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BOURBON NEWS & NOTES – for 23 April 2021, by Susan Reigler

A Special Four Roses Release Honoring the Great Steamboat Race

This year’s Derby Week Great Steamboat Race between the Belle of Louisville, the Belle of Cincinnati, and the American Duchess takes place on Wednesday, 28 April. The bourbon to be served aboard the boats is a limited edition, single barrel Four Roses chosen by a panel that included Four Roses master Distiller Brent Elliott, Belle of Louisville Captain Mark Doty, and Kentucky Derby Festival President & CEO Matt Gibson.

Four Roses has 10 different bourbon recipes, thanks to the fact the distillery uses two different mashbills and five distinct yeast strains. The selection agreed upon unanimously by the panel is a 10-year-old OESK – 75% corn, 20% rye, 5% malted barley and lightly spicy. It has been bottled at its barrel strength 117.1 proof.

Even if you can’t be aboard one of the steamboats for the race, you can join in the festivities by purchasing your own bottle at one of several select Louisville Kroger Wine & Spirits locations, including the Middletown Kroger, 12501 Shelbyville Road. The suggested retail price is $75.99.

New Riff Distilling is Expanding

Assuming all the building permits are approved, New Riff Distilling of Newport, Kentucky will start construction next month to make room for three new fermenters by adding 900 square feet to the distillery. That will increase production by 50%. The $2 million project will enable New Riff to distill six days a week and increase its output from 8,000 barrels a year to 12,000.

In a prepared statement, owner Ken Lewis said, “We remain committed to becoming one of the great small distilleries of the world. This expansion will help us achieve that goal while remaining a family-owned business with no outside ownership.” The expansion will mean hiring up to five new employees. With more barrels in the pipeline, New Riff is looking to build more rickhouses soon, too. For more about the distillery,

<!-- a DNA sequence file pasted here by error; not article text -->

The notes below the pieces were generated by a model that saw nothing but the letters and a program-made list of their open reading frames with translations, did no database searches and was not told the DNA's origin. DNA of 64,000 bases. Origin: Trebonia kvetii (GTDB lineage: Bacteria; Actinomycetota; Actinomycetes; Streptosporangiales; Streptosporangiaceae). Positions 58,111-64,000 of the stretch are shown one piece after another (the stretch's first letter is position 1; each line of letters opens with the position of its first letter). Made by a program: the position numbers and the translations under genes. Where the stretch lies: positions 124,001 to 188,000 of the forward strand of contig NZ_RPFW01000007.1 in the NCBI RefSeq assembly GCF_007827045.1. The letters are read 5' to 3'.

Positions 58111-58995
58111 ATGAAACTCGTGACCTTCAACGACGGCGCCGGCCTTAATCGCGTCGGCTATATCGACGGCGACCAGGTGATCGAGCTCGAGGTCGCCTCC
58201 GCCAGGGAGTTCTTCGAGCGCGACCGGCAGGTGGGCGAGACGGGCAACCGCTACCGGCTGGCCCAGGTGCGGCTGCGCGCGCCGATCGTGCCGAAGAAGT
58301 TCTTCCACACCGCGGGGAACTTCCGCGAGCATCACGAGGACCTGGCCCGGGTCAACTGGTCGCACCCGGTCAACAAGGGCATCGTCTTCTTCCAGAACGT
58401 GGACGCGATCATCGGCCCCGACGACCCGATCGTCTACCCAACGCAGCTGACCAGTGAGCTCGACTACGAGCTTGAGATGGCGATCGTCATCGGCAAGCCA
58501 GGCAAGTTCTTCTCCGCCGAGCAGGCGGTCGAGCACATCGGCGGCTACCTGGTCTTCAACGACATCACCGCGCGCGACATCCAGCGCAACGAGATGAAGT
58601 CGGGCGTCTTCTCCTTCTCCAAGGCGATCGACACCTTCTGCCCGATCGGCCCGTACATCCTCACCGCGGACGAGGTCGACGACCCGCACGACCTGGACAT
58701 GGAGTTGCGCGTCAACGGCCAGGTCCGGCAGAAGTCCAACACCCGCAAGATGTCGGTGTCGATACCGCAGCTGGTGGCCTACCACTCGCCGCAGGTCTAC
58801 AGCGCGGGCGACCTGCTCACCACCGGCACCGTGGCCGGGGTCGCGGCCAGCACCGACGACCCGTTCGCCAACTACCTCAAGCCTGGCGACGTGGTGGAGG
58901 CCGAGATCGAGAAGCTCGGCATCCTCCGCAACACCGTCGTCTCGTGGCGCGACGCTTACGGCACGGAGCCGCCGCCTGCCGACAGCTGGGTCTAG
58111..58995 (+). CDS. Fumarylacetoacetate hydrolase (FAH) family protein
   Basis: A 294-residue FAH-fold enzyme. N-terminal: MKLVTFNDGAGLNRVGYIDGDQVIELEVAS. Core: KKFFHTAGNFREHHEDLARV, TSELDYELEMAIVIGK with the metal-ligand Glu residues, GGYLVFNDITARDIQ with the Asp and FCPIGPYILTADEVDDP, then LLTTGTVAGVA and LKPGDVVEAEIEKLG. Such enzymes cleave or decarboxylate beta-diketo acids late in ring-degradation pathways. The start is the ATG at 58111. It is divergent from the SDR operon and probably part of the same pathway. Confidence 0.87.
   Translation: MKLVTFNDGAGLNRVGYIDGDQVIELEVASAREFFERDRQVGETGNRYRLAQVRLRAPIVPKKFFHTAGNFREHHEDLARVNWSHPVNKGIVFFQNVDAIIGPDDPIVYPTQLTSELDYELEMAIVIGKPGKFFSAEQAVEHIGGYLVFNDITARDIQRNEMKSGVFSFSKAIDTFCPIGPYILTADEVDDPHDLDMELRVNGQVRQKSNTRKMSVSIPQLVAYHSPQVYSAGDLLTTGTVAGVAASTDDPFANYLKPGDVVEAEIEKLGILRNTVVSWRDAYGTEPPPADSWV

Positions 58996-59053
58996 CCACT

Mint Julep Month Recipe of the Week – The Pineapple Julep

Since the late Kentucky Bourbon Hall of Fame bartender Joy Perrine got her start mixing cocktails on the Caribbean Island of St. Croix, it’s fitting that one of her variations on the mint julep would have a tropical twist. The recipe for her Pineapple Julep appears in More Kentucky Bourbon Cocktails (University Press of Kentucky, 2016), which I had the honor and pleasure of co-authoring with Joy.


  • 2 ounces Kentucky bourbon
  • 1 ounce pineapple juice
  • 1 ounce mint syrup (see recipe below)
  • 3 tablespoons chopped, fresh pineapple
  • 6 Kentucky Colonel mint leaves

Combine syrup, mint leaves, and pineapple in a julep cup and muddle. Add crushed ice to fill. Then add the bourbon and pineapple juice. Garnish with fresh mint and, if you wish, a pineapple spear. Serve with a long straw.

Kentucky Mint Syrup

  • 2 cups boiling water
  • 2 cups cane sugar
  • 2 cups Kentucky Colonel mint leaves

Add mint leaves to boiling water. Boil 2 minutes. Add sugar and boil 1 minute. Cover pot and remove from heat. Steep 6 hours or overnight. Strain, bottle, and refrigerate. Keeps approximately 1 week.

This week’s photo credits: Four Roses, New Riff, University Press of Kentucky.


F&D Bourbon Columnist Susan Reigler is the author of several whiskey books, including Which Fork Do I Use with My Bourbon? – Setting the Table for Tastings, Food Pairings, Dinners, and Cocktail Parties.

Pick one up this Derby Season. Autographed copies are available from Carmichael’s Bookstore.

It can also be purchased on Amazon, or directly from the publisher at

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